Tuesday, June 23, 2015

Review: Sugar by Deirdre Riordan Hall

Title: Sugar
Author: Deirdre Riordan Hall
Year Published: 2014

Genre: YA historical
Pages: 266
Rating: 4.5 out of 5

Location (my 2015 Google Reading map)USA (NH)

FTC Disclosure: I received this book from the publisher

Summary (from the back of the book): Sugar Legowski-Garcia wasn't always fat, but fat is what she is now at age seventeen. Not as fat as her mama, who is so big she hasn't gotten out of bed in months. Not as heavy as her brother, Skunk, who has more meanness in him than fat, which is saying something. But she's large enough to be the object of ridicule wherever she is: at the grocery store, walking down the street, at school. Sugar's life is dictated by taking care of Mama in their rundown home--shopping, cooking, and well, eating. A lot of eating, which Sugar hates as much as she loves.

When Sugar meets Even (not Evan--his nearly illiterate father misspelled his name on the birth certificate), she has the new experience of someone seeing her and not her body. As their unlikely friendship builds, Sugar allows herself to think about the future for the first time, a future not weighed down by her body or her mother. Soon Sugar will have to decide to become the girl Even helps her see beyond the mirror or sink into the darkness of the skin-deep role her family and her life have created for her.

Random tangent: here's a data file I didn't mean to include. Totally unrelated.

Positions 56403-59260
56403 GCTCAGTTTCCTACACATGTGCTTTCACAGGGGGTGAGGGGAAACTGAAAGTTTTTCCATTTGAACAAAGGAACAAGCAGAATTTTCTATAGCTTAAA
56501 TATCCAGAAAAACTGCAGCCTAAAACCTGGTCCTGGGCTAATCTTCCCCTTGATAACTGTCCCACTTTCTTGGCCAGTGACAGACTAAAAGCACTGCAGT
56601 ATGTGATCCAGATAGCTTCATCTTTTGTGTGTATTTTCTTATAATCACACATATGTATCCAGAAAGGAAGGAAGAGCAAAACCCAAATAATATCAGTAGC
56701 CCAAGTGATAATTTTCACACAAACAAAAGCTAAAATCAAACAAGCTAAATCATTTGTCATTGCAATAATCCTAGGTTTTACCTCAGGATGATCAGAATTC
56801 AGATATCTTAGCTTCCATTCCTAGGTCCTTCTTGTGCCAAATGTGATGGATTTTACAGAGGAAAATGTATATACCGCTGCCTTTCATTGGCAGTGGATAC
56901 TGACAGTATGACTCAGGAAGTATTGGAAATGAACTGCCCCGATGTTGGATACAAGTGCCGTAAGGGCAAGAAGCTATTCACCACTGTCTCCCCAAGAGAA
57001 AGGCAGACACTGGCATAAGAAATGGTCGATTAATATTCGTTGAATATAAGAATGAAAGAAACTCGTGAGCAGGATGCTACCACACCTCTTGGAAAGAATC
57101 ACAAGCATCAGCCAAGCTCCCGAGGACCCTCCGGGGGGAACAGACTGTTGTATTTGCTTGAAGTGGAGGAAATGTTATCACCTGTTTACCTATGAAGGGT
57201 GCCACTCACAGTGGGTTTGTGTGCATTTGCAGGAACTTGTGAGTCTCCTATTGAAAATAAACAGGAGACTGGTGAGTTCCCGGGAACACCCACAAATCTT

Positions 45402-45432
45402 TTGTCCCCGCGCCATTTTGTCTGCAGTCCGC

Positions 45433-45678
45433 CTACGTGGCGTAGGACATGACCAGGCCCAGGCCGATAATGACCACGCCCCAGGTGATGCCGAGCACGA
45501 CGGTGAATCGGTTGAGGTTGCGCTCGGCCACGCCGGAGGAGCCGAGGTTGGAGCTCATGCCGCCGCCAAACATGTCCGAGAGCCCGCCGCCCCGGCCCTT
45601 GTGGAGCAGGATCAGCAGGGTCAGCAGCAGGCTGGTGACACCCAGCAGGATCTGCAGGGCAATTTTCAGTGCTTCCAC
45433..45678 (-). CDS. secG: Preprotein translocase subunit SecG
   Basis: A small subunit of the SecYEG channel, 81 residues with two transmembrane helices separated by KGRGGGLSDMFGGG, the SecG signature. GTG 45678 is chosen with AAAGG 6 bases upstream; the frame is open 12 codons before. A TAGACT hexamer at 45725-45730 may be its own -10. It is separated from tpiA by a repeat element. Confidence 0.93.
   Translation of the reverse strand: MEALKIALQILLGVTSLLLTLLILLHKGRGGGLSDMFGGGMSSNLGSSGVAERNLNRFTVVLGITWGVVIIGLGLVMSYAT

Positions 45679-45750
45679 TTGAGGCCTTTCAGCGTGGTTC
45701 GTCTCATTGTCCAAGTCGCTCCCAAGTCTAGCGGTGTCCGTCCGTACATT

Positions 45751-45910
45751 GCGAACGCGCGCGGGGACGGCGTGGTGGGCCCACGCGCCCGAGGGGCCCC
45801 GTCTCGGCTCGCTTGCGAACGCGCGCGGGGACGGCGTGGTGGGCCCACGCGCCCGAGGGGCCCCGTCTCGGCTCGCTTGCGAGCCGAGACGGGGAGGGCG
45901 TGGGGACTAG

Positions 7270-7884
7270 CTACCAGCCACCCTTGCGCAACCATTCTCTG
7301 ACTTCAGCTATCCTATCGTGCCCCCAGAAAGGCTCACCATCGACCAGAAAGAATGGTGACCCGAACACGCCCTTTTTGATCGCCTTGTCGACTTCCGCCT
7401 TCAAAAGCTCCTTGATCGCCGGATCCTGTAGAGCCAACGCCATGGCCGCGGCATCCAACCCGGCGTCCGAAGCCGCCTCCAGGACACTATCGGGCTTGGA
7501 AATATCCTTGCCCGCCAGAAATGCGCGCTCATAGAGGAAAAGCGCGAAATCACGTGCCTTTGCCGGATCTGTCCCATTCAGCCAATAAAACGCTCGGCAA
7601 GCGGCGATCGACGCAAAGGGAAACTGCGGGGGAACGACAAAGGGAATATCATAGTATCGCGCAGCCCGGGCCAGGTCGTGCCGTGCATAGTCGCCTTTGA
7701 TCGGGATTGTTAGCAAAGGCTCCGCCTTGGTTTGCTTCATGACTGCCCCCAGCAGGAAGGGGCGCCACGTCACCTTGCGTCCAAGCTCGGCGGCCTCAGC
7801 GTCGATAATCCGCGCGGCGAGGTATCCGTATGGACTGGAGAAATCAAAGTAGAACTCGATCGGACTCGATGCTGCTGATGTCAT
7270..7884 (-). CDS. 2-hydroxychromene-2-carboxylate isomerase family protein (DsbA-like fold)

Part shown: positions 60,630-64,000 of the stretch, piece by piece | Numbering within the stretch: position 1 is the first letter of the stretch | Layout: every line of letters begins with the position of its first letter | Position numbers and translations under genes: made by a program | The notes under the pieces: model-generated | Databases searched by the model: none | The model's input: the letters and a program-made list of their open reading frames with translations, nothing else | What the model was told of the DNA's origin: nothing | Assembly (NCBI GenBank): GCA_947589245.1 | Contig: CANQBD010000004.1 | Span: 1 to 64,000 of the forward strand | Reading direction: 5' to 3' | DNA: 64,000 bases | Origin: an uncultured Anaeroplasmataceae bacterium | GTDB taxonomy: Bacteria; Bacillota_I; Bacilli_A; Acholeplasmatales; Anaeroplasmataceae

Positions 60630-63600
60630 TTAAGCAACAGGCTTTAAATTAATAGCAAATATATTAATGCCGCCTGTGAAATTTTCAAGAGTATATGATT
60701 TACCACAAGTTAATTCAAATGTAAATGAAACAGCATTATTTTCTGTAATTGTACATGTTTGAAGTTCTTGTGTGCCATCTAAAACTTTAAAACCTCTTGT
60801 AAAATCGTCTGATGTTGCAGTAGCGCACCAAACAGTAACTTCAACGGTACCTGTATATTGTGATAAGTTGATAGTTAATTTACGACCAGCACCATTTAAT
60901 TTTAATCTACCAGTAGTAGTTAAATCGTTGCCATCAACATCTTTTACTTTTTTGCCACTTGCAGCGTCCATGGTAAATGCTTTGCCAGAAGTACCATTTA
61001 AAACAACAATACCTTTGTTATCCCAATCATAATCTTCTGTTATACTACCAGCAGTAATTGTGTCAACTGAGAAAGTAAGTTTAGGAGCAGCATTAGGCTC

Review: I almost didn't get past the first 30 pages of this book, but I am so glad that I did! While I liked Sugar a lot as a character, the beginning of the book is all about food. What Sugar eats, how she eats it, why she eats it, how she feels when she eats it. It's a lot. But then, the food starts to take a slightly smaller role and we get to know Sugar beyond the food. As the book progresses Sugar as a person with experiences becomes the main focus. The food is still there. It is always there, but I realized half way through the book that that is the exact point. At the start, food is everything to Sugar and so it has to be everything at the beginning of the book.

Even is a wonderful character with problems of his own. In fact, Sugar and Even are vehicles for us to experience what many people live through every day: living with an absent parent; being abused by family members (both physically and emotionally); bullying; drugs and alcohol abuse; friendship; first love; heartache; and elation. I feel I really became invested in Sugar and the direction her life was going. I wanted an adult to reach out to her and help her, to guide her, and to do something about the horrible people in her life and the abuse that is heaped upon her on a daily basis. I won't tell you if that happens, but it is all so well done!
 

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